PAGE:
Republican presidential nominee Donald Trump has encouraged Russia to find the missing emails of his rival Hillary Clinton when she served as the secretary of state.
“Russia, if you’re listening, I hope you’re able to find the 30,000 emails that are missing,” Trump said. “I think you’ll probably be rewarded mightily by our press!”
The emails referred to are the private messages the Democratic presidential nominee had deleted. She had turned over the rest of the emails to the State Department. While an investigation into the matter concluded she should not face charges, the director of the agency said Clinton had been “extremely careless” in the way she handled the emails.
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As reported by the New York Times, Trump’s comments came in the midst of hacking of the computer servers of the Democratic National Convention. The American intelligence agencies said they have “high confidence” that the Russian government is responsible for the hack.
Jake Sullivan, Clinton’s senior policy adviser, said, “This has to be the first time that a major presidential candidate has actively encouraged a foreign power to conduct espionage against his political opponent. This has gone from being a matter of curiosity, and a matter of politics, to being a national security issue.”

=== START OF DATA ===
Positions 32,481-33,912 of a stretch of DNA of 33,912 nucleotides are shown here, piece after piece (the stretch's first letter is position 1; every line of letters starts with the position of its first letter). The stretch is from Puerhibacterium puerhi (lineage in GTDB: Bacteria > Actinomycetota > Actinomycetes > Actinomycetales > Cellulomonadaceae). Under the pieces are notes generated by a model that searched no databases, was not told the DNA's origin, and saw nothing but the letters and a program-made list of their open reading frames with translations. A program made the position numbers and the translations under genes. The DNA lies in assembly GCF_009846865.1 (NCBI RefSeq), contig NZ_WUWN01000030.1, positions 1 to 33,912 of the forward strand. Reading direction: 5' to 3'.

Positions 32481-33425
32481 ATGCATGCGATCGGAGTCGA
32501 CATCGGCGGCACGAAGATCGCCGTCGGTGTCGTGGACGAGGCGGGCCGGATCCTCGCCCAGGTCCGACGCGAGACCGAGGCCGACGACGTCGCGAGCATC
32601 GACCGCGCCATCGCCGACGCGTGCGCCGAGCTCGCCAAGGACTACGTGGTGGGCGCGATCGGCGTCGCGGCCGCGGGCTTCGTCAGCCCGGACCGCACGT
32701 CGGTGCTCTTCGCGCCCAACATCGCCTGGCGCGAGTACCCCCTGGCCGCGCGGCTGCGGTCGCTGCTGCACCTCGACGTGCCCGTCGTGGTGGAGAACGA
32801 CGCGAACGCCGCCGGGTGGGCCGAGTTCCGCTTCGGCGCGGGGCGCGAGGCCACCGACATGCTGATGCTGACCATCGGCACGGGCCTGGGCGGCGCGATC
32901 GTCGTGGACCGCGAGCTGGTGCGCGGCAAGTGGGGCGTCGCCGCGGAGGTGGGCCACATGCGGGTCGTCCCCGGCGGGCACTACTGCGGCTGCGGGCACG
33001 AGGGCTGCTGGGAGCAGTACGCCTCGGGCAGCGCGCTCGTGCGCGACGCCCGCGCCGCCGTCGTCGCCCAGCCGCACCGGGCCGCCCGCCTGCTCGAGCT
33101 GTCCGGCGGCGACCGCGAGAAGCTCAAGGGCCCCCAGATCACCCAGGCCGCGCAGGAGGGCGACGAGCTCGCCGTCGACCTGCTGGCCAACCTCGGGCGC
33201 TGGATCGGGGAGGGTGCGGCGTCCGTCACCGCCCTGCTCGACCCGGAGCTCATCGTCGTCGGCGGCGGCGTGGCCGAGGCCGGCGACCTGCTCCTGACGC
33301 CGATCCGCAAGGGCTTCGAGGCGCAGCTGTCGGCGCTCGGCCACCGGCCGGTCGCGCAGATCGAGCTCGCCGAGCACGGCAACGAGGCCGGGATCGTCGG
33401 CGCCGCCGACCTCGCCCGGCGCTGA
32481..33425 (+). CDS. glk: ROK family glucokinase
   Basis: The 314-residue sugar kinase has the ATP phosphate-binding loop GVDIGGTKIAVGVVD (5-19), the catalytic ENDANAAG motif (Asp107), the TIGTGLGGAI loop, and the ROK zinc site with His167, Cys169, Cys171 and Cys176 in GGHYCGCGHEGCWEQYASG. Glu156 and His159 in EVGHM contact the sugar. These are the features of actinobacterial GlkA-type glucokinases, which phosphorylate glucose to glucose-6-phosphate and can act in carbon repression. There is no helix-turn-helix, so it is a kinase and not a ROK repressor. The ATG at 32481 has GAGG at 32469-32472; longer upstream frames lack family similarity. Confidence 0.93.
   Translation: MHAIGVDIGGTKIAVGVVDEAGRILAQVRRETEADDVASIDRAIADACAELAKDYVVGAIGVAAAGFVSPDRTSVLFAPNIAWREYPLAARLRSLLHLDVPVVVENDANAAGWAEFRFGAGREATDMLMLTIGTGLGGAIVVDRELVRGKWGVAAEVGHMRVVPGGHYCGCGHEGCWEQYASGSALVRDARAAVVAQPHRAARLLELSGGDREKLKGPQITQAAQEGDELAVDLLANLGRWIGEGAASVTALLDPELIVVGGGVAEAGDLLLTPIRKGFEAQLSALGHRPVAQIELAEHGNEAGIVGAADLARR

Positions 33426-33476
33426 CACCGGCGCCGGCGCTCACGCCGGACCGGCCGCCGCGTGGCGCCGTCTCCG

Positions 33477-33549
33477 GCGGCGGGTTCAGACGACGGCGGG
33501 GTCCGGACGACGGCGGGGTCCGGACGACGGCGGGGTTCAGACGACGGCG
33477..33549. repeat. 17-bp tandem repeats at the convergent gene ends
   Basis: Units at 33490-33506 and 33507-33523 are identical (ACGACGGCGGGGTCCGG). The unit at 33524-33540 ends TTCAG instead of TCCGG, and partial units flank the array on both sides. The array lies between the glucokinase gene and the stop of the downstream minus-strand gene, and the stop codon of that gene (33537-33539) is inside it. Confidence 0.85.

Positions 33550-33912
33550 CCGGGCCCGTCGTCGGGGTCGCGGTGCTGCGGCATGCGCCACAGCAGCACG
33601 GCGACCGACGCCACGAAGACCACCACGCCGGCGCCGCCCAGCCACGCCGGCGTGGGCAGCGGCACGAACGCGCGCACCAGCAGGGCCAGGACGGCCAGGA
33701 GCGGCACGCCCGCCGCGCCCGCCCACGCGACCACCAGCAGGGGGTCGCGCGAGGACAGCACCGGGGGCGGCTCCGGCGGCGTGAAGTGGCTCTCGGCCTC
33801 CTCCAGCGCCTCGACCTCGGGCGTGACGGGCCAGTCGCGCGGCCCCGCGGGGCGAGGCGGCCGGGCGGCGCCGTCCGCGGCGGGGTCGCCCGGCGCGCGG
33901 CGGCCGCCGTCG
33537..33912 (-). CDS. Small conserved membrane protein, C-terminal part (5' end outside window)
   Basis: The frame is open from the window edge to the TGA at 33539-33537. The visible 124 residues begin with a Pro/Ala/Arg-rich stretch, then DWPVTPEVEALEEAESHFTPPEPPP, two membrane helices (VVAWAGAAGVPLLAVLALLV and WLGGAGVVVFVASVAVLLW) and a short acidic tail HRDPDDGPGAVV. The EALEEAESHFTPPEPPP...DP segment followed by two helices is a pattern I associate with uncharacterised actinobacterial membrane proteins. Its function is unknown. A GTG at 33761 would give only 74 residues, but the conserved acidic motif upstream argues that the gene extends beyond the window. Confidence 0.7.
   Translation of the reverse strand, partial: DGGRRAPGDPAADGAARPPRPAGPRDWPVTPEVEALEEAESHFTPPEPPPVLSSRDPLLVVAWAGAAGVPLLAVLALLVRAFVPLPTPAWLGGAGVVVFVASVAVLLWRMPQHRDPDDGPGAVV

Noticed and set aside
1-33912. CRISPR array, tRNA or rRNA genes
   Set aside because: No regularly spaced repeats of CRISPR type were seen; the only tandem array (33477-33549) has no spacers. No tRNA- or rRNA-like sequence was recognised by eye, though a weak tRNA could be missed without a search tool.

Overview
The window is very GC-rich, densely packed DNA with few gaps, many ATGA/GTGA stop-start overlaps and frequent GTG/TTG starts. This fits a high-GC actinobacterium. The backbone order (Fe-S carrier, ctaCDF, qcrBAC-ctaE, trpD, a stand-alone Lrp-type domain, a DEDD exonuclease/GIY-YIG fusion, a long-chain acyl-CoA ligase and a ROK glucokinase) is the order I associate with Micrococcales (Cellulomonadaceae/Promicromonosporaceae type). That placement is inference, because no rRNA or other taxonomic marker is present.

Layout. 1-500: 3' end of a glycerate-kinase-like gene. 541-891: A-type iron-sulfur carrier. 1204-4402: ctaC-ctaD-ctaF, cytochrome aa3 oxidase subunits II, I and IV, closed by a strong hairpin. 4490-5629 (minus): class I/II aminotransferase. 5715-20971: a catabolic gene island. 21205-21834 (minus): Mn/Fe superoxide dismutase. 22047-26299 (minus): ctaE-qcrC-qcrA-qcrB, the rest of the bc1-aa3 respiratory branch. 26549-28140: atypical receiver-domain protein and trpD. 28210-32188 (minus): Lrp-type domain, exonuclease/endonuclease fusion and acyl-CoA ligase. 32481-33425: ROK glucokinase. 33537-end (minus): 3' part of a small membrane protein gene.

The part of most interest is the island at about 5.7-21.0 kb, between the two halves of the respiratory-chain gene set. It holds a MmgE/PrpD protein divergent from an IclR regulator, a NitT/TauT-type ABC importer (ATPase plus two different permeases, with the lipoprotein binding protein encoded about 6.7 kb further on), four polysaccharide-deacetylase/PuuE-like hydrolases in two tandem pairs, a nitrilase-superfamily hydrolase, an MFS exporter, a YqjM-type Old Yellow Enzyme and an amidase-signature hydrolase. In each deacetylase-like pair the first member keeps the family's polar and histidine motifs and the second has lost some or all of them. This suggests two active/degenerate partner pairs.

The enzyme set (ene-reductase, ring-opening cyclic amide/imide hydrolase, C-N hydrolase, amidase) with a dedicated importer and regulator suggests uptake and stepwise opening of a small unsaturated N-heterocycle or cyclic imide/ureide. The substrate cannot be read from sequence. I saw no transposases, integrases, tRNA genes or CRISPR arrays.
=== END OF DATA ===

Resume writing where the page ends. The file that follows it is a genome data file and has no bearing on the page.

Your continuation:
President Barack Obama also alluded to the idea that Russia may be behind the hacking. “What we do know is that the Russians hack out systems,” Obama said in an interview with NBC News on Wednesday. “Not just government systems, but private systems.”
Obama’s government has in the past been accused of hacking servers of other governments.
Mike Pence, Trump’s running mate, said Russia’s interference in the presidential elections could have “serious consequences.”
“If it is Russia and they are interfering in our elections, I can assure you both parties and the United States government will ensure there are serious consequences,” Pence said, as reported by Al Jazeera.
Meanwhile, the investigation into the hack in ongoing. The emails in question reveal that Democratic National Convention officials who are supposed to have an unbiased stand favored Clinton.
Elie Jacobs, a cyber-security expert from the Truman National Security Project, said while there is a possibility Russia is behind the hacking it is doubtful that Trump was involved. “I think this was purely an act of cyber warfare, and that’s really the larger story, and less about what it has to do with the political cycle right now,” Jacobs said.